Pubdate: Thu, 04 Jan 2007
Source: Intelligencer, The (CN ON)
Page: 8
Copyright: 2007 Osprey Media Group Inc.
Author: Russell Barth


Re: City police vs. stone drivers - Dec. 20.

As a federal medical marijuana licence holder who is also married to
one, I am offended by your publication's complicity in this police
propaganda campaign against marijuana users. This is modern day
"reefer madness," fit only for the yellowest of journalists.

There is no proof that marijuana impairment is an increasing problem
on Canadian roads, because no study has ever been done.

The number of people using cannabis has increased over the past 15
years, as has the population of the country, and the number of cars on
the road. Yet the number of crashes has not gone up accordingly,
suggesting that increased marijuana use has, in fact, decreased car

Besides that, the only studies on marijuana and driving were done in
Europe, and they showed that cannabis users drive slower and more
cautiously than non-users.

Yet police still insist that marijuana users are increasing road
danger - despite having no proof, and being confronted by proof of the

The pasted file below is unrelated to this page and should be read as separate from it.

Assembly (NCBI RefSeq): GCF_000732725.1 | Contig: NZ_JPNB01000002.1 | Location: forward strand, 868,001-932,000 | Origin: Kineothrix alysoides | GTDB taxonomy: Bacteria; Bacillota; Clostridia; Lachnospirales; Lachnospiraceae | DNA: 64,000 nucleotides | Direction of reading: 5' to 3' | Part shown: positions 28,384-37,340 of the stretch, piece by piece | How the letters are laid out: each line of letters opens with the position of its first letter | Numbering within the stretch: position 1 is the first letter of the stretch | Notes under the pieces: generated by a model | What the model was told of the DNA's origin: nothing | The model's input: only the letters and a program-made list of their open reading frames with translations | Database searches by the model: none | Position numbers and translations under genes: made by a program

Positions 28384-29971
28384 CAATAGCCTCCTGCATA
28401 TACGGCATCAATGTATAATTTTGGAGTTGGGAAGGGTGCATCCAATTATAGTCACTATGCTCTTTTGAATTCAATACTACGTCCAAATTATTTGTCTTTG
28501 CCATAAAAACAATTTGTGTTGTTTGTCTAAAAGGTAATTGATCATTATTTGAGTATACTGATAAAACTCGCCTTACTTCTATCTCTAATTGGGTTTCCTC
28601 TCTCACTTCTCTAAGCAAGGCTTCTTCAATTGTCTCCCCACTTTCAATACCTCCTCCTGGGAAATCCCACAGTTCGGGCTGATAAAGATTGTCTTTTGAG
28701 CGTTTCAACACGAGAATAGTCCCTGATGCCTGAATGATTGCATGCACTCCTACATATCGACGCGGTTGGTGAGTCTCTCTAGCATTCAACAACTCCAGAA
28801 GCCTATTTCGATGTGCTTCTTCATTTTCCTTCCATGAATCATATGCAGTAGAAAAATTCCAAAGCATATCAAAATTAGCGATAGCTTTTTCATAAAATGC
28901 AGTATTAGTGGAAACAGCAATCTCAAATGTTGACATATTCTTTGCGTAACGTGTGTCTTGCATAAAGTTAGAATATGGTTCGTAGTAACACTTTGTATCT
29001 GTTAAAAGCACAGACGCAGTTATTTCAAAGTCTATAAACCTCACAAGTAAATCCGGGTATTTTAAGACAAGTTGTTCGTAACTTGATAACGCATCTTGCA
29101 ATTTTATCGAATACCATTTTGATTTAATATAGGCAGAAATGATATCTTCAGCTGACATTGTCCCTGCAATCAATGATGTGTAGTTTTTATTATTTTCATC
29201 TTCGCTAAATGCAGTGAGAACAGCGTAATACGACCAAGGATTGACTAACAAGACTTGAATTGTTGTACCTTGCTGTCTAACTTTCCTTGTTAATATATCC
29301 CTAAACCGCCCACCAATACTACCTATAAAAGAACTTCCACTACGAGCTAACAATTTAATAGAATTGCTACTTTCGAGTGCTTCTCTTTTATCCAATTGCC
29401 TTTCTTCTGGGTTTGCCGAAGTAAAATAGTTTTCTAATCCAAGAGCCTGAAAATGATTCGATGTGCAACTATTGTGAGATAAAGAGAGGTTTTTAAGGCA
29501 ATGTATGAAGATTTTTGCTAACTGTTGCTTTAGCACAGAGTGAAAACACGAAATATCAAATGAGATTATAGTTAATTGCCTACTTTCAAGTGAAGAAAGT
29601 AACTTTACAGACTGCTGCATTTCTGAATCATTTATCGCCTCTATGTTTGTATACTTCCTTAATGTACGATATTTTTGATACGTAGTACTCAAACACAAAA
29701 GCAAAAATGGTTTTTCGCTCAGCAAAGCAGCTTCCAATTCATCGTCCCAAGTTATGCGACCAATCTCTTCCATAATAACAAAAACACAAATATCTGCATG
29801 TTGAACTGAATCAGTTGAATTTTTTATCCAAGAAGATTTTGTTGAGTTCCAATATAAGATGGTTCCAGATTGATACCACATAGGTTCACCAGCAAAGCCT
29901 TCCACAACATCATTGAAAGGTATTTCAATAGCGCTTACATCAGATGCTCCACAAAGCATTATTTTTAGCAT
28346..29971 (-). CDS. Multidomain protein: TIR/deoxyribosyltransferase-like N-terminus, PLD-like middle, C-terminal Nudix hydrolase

Are we supposed to just "take the police's word for it"? Considering
how often police get caught lying about marijuana, it is difficult to
believe anything they say about anything.

Few Canadians remember that the laws originally prohibiting marijuana
were put in place in 1923 based on racist lies and supposed dangers to
society that never actually existed! It took until 1937 -14 years -
before a single possession charge was filed, which just goes to show
how much of a "danger" marijuana was at the time.

"He said when you consider how many people use marijuana, there can be
no doubt these individuals are getting behind the wheel after
smoking." That may or may not be true, but 'no doubt' without 'solid
proof' is hardly a mandate for sweeping new police powers.

We cannot allow this affront to our civil rights and liberties to move
forward, until the police prove that they need or deserve more
intrusive powers.

Russell Barth


Editor's note: The article actually refers to a 2004 study by the
Canadian Centre on Substance Abuse which supports police claims of
more drivers using cannabis and hashish up to two hours before driving. 
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